An officer in a green shirt and glasses was assigned to guard Eddie James during the interview. Afterward, he had a disgusted look on his face. "You look like you don't believe what you just heard," the reporter said to him. "In my opinion," said the officer, "that's the smartest thing that an attorney or anybody else would have told this guy to say, is what he said. 'I'm sorry, I did it, I'm ready to take my medicine.' I just don't buy this guy being so sincere right now. I mean, he's caught. He's red-handed, and I really don't think that when the time comes, and he's sitting in the electric chair, that he's really going to agree with everything he just said." Man, you have no idea how smart that cop really was. We'd find that out a few months later, when the case of Eddie James reached the courtroom.
The day after the capture, detectives Cambre and Toole flew out to California to collect Eddie James. They picked him up at the Bakersfield county jail, and were driving him back to the sheriff's office, when Cambre noticed one thing: James stank. Even for a prisoner, he was filthy. A little later, Cambre found out why. Earlier that morning, James had been on a bus with a group of other prisoners. There is a code: Even among the most violent of criminals, a man who molests or kills a child is considered the lowest of the low. Everyone looks down on you: They don't care if you have killed ten people, raped a goat, robbed an orphanage, or mugged the Pope. Child molesters are scum even to scum. So on that day, after everyone had heard what Eddie James had done, they made him sit in the front row of the bus, and then wait there while everyone else got off.
And as each prisoner passed by, he spit on Eddie James. So there's Eddie James, in the back of the car, covered in dried drool and spit, smelling to high heaven, with Cambre thinking, "This is not going to be the most pleasant interview I have ever done." But James was polite, and willing to talk, which was all that mattered. They got to the sheriff's office, ordered some pizza and Pepsi, and started talking. "He talked about the murder like you and I would talk about a Monday Night Football game," Toole would say later. They talked about fishing, and hunting, and Louisiana, and hot sauce, and working offshore, and they talked about murder; James's handcuffs rattled as he raised the pizza to his mouth and gave up the details that would -- we all hoped -- seal his fate.
There was one more very important visit that needed to take place. Most of the time, our victims never get to meet our tipsters. They live in different parts of the country, and don't get a chance to look into each ot her's eyes, even though they have had a profound effect on each other's lives -- the tipster on the victim's life, mostly, of course, but it works the other way too; the tipsters, once they realize what they have done, also find themselves changed, forever. Empowered, as though they've learned a lesson that they want to share with everyone, a lesson we began closing every broadcast with shortly after this case was completed: one person can make a difference.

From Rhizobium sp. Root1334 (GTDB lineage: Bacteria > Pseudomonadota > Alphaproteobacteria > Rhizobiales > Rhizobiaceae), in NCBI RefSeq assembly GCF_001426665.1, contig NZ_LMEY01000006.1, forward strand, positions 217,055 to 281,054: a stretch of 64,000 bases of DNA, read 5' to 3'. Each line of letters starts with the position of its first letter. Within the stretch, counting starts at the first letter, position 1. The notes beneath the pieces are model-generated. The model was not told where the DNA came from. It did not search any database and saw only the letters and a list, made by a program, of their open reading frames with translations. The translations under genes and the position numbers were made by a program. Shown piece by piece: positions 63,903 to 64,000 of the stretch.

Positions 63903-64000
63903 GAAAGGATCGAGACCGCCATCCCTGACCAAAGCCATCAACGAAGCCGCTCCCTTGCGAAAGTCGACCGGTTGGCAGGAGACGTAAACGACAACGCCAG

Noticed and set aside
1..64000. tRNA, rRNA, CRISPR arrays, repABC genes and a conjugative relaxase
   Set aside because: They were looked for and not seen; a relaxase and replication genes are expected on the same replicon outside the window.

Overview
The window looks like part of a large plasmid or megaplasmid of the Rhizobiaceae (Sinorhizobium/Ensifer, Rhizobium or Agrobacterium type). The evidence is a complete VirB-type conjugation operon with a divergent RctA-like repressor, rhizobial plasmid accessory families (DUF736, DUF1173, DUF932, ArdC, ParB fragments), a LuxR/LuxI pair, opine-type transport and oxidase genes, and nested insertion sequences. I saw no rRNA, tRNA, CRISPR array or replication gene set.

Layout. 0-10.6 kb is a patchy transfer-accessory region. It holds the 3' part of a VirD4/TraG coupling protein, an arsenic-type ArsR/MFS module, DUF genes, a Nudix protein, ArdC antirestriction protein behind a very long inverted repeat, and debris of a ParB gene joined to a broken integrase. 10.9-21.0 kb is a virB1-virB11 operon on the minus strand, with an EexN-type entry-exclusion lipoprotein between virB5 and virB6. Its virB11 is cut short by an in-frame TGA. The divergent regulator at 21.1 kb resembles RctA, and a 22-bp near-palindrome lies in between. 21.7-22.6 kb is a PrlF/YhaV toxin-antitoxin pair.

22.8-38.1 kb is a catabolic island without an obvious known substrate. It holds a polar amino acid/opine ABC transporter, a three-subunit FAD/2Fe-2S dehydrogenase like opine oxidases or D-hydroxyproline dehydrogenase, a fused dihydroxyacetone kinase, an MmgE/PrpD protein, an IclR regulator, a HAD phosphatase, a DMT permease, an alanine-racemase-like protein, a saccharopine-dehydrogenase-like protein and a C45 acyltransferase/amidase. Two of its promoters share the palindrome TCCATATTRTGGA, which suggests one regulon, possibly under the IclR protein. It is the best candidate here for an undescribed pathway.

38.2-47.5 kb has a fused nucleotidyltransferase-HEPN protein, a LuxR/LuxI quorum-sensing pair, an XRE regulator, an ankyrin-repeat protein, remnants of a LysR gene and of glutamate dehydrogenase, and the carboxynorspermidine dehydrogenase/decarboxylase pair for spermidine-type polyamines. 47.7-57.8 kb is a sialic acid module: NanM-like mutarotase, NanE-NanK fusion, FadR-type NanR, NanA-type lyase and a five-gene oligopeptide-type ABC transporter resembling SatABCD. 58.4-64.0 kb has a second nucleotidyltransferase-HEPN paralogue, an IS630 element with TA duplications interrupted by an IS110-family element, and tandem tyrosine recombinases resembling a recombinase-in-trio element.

The emotions were so strong on both sides, that we thought it would be great to give Priscilla Valdez and Lisa Neuner a chance to meet each other. We decided to fly Priscilla east, to bring the women together. I was going to join them. I had wanted to visit with Lisa ever since this story began. I knew that family was hurting. I always call it a terrible club that we belong to, we parents of murdered children. And within that club, there are those who must live with the fact that their children not only were taken from them, but that they suffered terribly at the hands of a brutal madman in their last hours. That is an image that never, ever leaves you. I knew Lisa needed to share her pain with someone. But I'll tell you, when I walked up to Lisa's house, I was terribly nervous. I fumbled with the gate. I slipped my hands in and out of my pockets. I struggled in vain to think of the words I would say.
I wanted to tell her so much. Mostly, I wanted to tell her, you will survive. You must survive. You must survive for those three beautiful children you still have, especially for little Wendi, that beautiful child who is probably damaged, horribly, forever, that fragile flower. I wanted to tell her, make sure everyone is strong, and rallies around her, and showers her with love, and she will survive too. The mother and daughter you lost, I wanted to tell her, are in a better place now. They're out of the pain and torture of this life, this imperfect planet that we live on with death and violence and sadness and all the horrors that we have to put up with. It's those of us left behind whom we have to help. And I wanted to tell Lisa that with love, and with patience, it will be okay, she will be okay, that I am living proof it will be okay.